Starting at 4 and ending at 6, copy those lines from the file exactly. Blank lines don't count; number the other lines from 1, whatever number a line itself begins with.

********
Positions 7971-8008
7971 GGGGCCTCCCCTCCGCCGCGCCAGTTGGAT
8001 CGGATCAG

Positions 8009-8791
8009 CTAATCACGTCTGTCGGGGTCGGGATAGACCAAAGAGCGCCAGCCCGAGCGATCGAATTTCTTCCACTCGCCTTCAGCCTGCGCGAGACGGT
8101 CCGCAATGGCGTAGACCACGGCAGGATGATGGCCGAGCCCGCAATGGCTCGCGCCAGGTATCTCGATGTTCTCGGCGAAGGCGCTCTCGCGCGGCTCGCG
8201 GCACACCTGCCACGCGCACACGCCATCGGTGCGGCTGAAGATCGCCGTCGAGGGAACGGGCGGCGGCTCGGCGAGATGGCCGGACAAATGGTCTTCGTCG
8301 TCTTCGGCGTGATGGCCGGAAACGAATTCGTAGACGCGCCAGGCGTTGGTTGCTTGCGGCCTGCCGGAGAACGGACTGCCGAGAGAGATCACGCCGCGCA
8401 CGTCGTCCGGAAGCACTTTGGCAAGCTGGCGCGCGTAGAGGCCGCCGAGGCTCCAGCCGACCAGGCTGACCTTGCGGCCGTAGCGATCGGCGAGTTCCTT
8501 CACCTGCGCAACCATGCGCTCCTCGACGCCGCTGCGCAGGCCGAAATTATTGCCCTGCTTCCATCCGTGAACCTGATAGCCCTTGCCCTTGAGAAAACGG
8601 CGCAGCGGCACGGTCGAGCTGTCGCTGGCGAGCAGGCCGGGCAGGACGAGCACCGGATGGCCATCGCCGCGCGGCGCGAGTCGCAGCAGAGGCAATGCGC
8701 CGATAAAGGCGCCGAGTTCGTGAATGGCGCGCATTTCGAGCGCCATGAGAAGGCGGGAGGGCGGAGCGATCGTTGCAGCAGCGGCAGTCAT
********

Positions 8009-8791
8009 CTAATCACGTCTGTCGGGGTCGGGATAGACCAAAGAGCGCCAGCCCGAGCGATCGAATTTCTTCCACTCGCCTTCAGCCTGCGCGAGACGGT
8101 CCGCAATGGCGTAGACCACGGCAGGATGATGGCCGAGCCCGCAATGGCTCGCGCCAGGTATCTCGATGTTCTCGGCGAAGGCGCTCTCGCGCGGCTCGCG